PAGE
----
Behavior of Vegetation/Soil Indices in Shaded and Sunlit Pixels and Evaluation of Different Shadow Compensation Methods Using UAV High-Resolution Imagery over Vineyards

Document Type

Conference Paper

Journal/Book Title/Conference

Autonomous Air and Ground Sensing Systems for Agricultural Optimization and Phenotyping III




SPIE - International Society for Optical Engineering

Publication Date


Award Number

NASA, National Aeronautics and Space Administration NNX17AF51G


NASA, National Aeronautics and Space Administration

First Page


Last Page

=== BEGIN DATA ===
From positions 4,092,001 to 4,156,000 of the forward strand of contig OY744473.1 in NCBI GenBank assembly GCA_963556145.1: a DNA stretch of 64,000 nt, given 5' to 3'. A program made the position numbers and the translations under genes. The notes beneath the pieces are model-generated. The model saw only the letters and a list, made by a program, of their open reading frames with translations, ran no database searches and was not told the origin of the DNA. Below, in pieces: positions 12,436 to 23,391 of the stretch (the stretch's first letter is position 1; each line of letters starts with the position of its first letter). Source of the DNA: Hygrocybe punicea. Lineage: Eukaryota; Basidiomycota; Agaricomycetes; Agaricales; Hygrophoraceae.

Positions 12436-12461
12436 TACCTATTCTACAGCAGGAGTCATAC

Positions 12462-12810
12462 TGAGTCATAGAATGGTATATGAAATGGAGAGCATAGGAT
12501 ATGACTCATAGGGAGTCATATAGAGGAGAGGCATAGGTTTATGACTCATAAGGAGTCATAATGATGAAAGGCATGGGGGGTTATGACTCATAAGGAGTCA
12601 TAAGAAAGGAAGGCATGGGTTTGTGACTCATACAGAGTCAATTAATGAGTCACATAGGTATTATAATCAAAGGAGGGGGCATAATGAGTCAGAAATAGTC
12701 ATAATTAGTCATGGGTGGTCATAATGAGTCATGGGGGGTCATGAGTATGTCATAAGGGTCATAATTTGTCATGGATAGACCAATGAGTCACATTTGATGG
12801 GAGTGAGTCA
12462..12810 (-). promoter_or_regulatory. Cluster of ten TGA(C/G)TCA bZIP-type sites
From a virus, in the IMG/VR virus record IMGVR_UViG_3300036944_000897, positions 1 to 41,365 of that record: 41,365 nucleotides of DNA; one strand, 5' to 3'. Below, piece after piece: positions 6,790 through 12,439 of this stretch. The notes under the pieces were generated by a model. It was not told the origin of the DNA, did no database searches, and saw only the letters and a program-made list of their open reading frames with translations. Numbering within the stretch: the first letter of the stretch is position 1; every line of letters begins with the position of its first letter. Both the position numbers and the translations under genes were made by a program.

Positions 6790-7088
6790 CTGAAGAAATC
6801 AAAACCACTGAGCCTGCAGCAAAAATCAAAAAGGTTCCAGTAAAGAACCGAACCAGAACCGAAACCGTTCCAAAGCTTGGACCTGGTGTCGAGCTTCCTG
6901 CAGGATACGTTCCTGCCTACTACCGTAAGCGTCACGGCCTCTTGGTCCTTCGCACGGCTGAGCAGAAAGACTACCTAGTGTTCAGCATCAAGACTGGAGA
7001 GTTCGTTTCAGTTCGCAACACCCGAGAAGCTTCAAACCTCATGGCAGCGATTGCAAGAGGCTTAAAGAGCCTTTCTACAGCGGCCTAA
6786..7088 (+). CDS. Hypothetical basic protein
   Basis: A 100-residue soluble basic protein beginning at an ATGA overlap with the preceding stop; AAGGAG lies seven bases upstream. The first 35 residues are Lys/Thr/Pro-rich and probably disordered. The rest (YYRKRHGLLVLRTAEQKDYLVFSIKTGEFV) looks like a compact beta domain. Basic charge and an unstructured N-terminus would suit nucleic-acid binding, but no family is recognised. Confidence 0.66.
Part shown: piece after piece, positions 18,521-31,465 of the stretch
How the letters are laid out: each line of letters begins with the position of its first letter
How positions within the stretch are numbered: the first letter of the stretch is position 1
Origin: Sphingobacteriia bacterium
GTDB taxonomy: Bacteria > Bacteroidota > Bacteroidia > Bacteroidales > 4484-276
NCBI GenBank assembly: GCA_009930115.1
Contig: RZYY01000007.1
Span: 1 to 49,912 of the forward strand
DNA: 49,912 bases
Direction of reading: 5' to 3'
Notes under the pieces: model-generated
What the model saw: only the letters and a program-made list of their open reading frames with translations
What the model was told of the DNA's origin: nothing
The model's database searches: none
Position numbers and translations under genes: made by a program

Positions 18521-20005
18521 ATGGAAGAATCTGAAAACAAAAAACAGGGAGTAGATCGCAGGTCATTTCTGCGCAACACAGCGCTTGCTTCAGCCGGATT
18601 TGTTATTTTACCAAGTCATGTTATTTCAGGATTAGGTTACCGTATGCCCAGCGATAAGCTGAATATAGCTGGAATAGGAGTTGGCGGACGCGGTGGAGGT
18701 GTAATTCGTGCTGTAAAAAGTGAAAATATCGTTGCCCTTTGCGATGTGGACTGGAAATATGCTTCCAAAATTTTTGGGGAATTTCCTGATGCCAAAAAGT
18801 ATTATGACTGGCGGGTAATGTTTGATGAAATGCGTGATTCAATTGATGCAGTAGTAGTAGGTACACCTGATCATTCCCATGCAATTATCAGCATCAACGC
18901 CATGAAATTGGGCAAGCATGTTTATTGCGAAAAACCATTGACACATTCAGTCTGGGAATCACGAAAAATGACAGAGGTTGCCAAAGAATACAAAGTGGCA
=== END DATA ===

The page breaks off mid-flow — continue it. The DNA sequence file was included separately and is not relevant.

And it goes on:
In high-resolution imagery, shadows may cause problems in object segmentation and recognition due to their low reflectance. For instance, the spectral reflectance of shadows and water are similar, particularly in the visible band. In precision agriculture, the vegetation condition in terms of plant water use, plant water stress, and chlorophyll content can be estimated using vegetation indices. Normalized Difference Vegetation Index (NDVI), Leaf Area Index (LAI) and Enhanced Vegetation Index (EVI) are widely used vegetation indices for characterizing the condition of the vegetation. In addition, many soil indices have been developed for describing soil characteristics, such as Soil-Adjusted Vegetation Index (SAVI). However, shadows can have an influence on the performance of these vegetation and soil indices. Moreover, enhancing spatial resolution heightens the impact of shadows in the imagery. In this study, the behavior of vegetation and soil indices are evaluated using four sets of high-resolution imagery captured by the Utah State University AggieAir unmanned aerial vehicle (UAV) system. These indices were obtained from flights conducted in 2014, 2015, and 2016 over a commercial vineyard located in California for the USDA Agricultural Research Service Grape Remote sensing Atmospheric Profile and Evapotranspiration Experiment (GRAPEX) Program. Different shadow restoration methods are used to alleviate the impact of shadows in information products that might be developed from the high-resolution imagery. The histogram pattern of vegetation and soil indices before and after shadow compensation, are compared using analysis of variance (ANOVA). The results of this study indicate how shadows can affect the vegetation/soil indices and whether shadow compensation methods are able to remove the statistical difference between sunlit and shadowed vegetation/soil indices.


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